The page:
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Old April 9th, 2013, 11:45 AM
Kanzler
スペースディスコ ��82.
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Join Date: Jul 2008
Location: Toronto
Age: 21
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North Korea does not have any allies through and through. They broke with the Soviets, as did the Chinese around the 60's with the ascent of Khrushchev and the Soviet abandoning on the Stalinist model. They also took advantage of this to break apart from the Chinese as well. The North Korean regime is also very anti-Chinese for the amount of aid they're getting. The Chinese used to have their people in North Korea, but they were sidelined as Kim Il Sung took absolute power. As well, China has been repairing relations with the US since the end of the Mao period. The North Korean interests have deviated from Soviet and Chinese interests for a long time. I don't know why you think the ex-communist countries are staunch allies. All of them had different views on communism and each other's regimes. If the Soviets and China helped encourage North Korean behaviour, it's probably because they figured that the two powers couldn't be trusted. What you claim about North Korea's former communist allies is just not true, at least not from my reading of history.

One of the reasons that the North Koreans have so little rights is to prevent them from learning about the prosperity in South Korea, which would undermine whatever legitimacy there is for the regime. Under a united Korea, this wouldn't occur. There also wouldn't be any anti-Americanism in the way we see it now, as China opened up to the US during the 70's and the Soviets during the late 80's. You say that North Korea would follow the same steps. Well I would agree to the point that South Korea and Spain also went through the same steps of military rule leading up to economic and democratic reform. It is highly unlikely, for the reasons I listed above, that North Korea would have any parallel to its regime today. In addition to uniting Korea, the Kim regime will have to deal with South Korean socialist and left-wing moderates instead of having a military core strengthened by war, the South, and breaking away from the Soviet Union and China. A Korea united under the North should at least be similar to Vietnam and China, but perhaps more so like China because it wouldn't be devastated by decades of war. In fact, a united Korea would be more industrialized than China was when it started. Hypothetically, if the two countries industrialized at the same time, Korea would end up industrializing faster.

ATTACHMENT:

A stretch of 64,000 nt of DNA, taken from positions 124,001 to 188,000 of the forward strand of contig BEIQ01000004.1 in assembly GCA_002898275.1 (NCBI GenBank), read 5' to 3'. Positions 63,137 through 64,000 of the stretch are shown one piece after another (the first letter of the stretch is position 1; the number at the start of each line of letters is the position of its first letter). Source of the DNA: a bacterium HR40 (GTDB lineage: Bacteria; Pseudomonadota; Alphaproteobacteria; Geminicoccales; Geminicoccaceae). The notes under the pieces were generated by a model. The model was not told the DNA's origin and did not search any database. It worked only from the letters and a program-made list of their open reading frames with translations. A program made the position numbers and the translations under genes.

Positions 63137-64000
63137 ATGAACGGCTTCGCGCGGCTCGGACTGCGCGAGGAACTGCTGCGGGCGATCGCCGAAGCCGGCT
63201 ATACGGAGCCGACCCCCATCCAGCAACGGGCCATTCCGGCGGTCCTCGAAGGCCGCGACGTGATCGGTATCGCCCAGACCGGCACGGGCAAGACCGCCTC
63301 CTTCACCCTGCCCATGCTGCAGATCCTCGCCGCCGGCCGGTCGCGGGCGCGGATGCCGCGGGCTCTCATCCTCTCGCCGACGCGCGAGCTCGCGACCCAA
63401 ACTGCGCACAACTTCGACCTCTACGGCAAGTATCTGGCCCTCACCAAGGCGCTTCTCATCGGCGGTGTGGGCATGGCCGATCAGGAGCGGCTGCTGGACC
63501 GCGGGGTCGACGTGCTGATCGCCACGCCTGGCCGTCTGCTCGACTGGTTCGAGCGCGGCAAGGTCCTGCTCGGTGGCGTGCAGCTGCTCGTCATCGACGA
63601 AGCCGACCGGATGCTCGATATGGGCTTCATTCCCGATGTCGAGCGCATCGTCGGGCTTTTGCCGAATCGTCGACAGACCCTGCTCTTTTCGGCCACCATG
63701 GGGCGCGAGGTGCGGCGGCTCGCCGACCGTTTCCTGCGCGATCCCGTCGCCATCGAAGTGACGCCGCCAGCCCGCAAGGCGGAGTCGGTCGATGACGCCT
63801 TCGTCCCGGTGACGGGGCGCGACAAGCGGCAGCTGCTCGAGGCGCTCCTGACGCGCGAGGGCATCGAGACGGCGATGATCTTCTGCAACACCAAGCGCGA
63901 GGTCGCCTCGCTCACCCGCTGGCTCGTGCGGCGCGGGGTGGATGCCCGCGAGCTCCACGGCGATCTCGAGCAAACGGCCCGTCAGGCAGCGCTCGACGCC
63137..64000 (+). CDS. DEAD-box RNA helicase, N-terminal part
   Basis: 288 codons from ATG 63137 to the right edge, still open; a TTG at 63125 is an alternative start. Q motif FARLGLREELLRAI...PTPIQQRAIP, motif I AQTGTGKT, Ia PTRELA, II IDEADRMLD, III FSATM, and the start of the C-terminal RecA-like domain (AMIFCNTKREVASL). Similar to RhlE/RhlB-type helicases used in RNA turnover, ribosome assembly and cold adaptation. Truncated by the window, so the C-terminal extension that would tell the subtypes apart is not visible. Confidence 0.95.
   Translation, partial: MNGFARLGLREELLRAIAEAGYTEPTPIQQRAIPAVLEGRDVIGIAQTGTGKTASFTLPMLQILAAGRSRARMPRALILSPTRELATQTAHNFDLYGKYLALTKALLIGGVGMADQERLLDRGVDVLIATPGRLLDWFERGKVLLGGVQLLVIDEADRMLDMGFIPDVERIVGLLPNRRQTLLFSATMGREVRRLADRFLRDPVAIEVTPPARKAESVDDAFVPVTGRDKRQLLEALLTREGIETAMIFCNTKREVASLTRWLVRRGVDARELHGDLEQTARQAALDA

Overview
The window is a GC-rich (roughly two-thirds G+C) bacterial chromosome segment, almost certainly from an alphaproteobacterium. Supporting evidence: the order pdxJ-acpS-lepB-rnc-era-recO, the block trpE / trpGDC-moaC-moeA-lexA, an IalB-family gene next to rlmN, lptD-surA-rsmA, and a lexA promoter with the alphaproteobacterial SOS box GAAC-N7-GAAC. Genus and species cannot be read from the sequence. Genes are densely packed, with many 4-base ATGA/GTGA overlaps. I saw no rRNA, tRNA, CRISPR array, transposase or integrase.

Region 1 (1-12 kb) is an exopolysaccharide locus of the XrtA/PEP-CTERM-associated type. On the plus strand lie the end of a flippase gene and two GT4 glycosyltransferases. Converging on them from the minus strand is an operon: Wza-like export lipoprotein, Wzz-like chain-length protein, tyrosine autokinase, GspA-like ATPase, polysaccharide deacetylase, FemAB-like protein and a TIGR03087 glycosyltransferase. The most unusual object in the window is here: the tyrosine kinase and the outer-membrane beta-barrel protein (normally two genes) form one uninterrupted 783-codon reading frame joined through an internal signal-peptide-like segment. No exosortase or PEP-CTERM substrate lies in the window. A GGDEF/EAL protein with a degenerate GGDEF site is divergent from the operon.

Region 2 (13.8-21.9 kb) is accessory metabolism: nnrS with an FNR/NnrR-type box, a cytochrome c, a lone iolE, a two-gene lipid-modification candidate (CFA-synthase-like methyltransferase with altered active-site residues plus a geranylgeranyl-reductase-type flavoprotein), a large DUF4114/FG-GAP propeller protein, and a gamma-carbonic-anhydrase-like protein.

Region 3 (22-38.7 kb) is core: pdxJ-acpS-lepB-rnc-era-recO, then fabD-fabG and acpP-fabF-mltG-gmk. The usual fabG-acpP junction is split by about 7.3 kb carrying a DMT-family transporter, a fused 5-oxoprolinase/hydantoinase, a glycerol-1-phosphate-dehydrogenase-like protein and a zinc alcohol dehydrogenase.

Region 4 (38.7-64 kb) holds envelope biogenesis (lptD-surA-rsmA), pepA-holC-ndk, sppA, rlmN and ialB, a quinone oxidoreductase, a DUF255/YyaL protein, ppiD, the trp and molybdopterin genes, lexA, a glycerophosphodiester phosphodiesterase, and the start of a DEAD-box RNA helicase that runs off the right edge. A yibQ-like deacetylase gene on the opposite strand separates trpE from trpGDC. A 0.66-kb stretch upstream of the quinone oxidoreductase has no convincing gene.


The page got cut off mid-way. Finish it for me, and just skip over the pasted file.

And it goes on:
The best reason I say that a united Korea would be different is the simple fact that there is no South. There is really no reason that a Korea united under the North would not open itself to the international community and trade. The only reason it cannot do that is because the regime would become irrelevant vs. the South. Remove this obstacle and there is really nothing stopping reform. In fact, North Korea as been starting to juggle economic reform recently. Let's not forget this time last year, everybody was speculating if the political shuffles going on meant that North Korea was preparing for reform. Reform is something that they have to consider in the context of its relationship to the south. If there was no south, there wouldn't be that obstacle.

Edit: To avoid double posting, Pak Pong-ju has been appointed Prime Minsiter, head of government, of Nort h Korea. He is reform-minded and well regarded in the defector community. There is another personality, Jang Sung-taek who is the uncle-in-law of Kim Jong-un, who has been to China to consider the formation of Special Economic Zones. For those of you who don't know, SEZ's have more free market-oriented policies than the rest of the countries - basically to encourage foreign investment. They've worked in China, so there are people in the leadership of North Korea who are still looking to liberalize their economy.
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Last edited by Kanzler; April 9th, 2013 at 12:45 PM.
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